• Chase benefited from the launch new cards (Sapphire Reserve and Freedom Preferred) to grow new card production 35% y/y to 2.7 million.  Chase reported at the BancAnalysts Association of Boston Conference this week that it opened more than 1 million new Freedom Unlimited accounts in the five months following its launch.
  • Issuers are investing more in marketing in order to drive growth.  American Express grew its marketing and promotion spend 10% y/y for the first 9 months of the year, to $2.4 billion.

Charge-off rates remain very low. For many issuers, net charge-off rates continue to operate at or near historic lows, with seven issuers reporting rates below 3%.

  • There is some evidence of upward movement in charge-off rates as issuers chase growth.  8 of the 12 issuers in the chart below reported y/y rises.  And most issuers are reporting y/y rises in 30+ day delinquency rate (which have traditionally been an indicator of future charge-offs).
  • However, issuers expect that rates will not rise significantly in the coming quarters.  For example, Chase reported a charge-off rate of 2.51% in 3Q16, and projects that this rate will rise to about 2.75% in 2017.
  • Capital One did report a 66 bps y/y rise in its charge-off rate; this is related to the fact that it is continuing to target low-FICO segments; the <660 FICO score segment accounted for 36% of Capital One’s outstandings at the end of 3Q16, up from 34% at the end of 3Q15.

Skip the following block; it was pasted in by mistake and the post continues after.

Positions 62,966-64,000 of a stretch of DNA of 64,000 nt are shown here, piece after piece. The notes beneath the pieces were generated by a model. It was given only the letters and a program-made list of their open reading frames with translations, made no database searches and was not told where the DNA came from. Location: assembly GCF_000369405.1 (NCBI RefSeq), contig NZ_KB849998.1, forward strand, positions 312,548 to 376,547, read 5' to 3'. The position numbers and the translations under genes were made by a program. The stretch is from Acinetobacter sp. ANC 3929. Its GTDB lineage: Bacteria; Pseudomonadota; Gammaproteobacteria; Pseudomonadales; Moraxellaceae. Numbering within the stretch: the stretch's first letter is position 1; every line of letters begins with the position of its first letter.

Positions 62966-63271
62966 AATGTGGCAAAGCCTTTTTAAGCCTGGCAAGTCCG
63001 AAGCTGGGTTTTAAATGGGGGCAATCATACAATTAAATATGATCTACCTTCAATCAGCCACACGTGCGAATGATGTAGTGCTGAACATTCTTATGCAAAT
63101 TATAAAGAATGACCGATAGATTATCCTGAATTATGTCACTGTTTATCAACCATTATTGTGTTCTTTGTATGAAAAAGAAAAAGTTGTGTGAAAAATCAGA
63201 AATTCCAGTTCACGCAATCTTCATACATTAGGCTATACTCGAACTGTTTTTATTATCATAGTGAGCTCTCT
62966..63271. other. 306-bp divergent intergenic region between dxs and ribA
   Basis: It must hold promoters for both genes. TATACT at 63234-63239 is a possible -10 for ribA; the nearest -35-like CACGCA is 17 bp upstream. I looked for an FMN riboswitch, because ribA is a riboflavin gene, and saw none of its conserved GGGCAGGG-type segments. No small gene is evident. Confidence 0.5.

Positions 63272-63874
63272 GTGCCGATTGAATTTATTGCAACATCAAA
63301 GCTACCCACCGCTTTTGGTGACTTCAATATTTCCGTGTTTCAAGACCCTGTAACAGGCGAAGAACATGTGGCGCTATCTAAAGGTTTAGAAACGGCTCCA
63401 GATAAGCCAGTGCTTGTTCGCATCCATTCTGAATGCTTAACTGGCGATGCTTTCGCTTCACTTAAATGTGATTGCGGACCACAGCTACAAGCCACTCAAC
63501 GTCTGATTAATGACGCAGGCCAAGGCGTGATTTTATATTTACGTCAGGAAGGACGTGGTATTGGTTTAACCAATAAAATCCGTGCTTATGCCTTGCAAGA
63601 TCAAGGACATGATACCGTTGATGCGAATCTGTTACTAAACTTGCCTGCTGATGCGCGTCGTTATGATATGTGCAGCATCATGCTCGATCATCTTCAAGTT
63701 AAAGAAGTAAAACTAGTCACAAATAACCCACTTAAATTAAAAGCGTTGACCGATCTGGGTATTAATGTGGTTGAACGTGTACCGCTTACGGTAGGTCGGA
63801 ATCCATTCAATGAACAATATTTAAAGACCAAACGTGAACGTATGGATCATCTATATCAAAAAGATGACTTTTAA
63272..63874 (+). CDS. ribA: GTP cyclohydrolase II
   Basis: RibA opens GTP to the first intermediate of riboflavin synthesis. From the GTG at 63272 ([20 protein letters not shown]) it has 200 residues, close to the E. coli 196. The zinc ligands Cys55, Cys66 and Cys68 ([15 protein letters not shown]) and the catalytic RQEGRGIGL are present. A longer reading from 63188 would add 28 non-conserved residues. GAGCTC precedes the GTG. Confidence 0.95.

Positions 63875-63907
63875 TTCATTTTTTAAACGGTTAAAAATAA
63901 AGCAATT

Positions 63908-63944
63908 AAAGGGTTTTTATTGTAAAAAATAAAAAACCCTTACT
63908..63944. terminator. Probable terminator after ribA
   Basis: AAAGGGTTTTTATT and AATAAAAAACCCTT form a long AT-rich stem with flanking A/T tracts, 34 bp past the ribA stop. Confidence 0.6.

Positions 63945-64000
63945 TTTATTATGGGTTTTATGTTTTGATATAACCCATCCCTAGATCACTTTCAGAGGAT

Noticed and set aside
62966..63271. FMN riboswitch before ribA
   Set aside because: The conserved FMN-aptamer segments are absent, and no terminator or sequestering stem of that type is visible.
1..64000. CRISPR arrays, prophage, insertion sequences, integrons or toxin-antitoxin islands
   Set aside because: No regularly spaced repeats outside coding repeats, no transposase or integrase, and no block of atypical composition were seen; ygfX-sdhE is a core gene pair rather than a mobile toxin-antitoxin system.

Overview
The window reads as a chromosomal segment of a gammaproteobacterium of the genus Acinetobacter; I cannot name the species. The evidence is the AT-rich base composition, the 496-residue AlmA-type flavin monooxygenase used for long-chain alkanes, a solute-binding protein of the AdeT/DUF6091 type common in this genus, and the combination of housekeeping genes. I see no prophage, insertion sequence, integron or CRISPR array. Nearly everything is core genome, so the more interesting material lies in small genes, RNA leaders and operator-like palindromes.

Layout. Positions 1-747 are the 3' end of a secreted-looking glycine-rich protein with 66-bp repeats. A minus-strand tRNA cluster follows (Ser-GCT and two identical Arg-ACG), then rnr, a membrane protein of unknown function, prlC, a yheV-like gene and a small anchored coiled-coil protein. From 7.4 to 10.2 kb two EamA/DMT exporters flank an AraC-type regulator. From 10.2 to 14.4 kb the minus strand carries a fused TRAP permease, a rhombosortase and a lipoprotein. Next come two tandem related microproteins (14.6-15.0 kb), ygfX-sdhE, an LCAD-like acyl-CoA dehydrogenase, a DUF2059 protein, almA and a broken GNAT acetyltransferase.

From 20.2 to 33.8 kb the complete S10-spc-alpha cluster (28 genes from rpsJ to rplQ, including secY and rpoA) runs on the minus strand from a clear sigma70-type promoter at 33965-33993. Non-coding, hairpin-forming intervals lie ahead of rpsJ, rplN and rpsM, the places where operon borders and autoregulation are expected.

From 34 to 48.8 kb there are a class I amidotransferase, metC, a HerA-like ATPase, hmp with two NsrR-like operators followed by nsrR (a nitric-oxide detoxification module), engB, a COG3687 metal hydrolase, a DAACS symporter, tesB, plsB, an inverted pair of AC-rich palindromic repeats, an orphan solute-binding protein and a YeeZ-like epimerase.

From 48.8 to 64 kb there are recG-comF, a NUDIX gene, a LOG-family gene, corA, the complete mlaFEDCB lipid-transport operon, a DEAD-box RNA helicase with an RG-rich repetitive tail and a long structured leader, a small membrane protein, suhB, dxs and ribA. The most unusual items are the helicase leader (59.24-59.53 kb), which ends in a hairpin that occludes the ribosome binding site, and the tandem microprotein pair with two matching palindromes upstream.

Positive 4Q15 Performance for Leading Credit Card Issuers

In recent weeks, the leading U.S. credit card issuers reported relatively robust 4Q15 financials.  The following are some key trends that EMI identified in these results:

Most leading issuers increased net income in the recent quarter, as increases in revenues (both net interest income and noninterest income) more than offset rises in both noninterest expenses and provisions for loan losses.

Growth in average outstandings was led by regional bank card issuers, as well as Capital One and Wells Fargo.

  • SunTrust led all leading issuers with an increase of 20% to pass the $1 billion threshold, and it recently launched a new consumer card suite in order to continue this momentum.
  • Wells Fargo’s 11% growth represented a decline from a 14% y/y rise in 3Q15.  Although it continued to grow its credit penetration rate (to 43.4% of retail bank households) the rate of increase has slowed over the past year.
  • The largest issuers (Chase, Bank of America, Citi) continue to report anemic loan growth or declines as they continue to deal with legacy issues.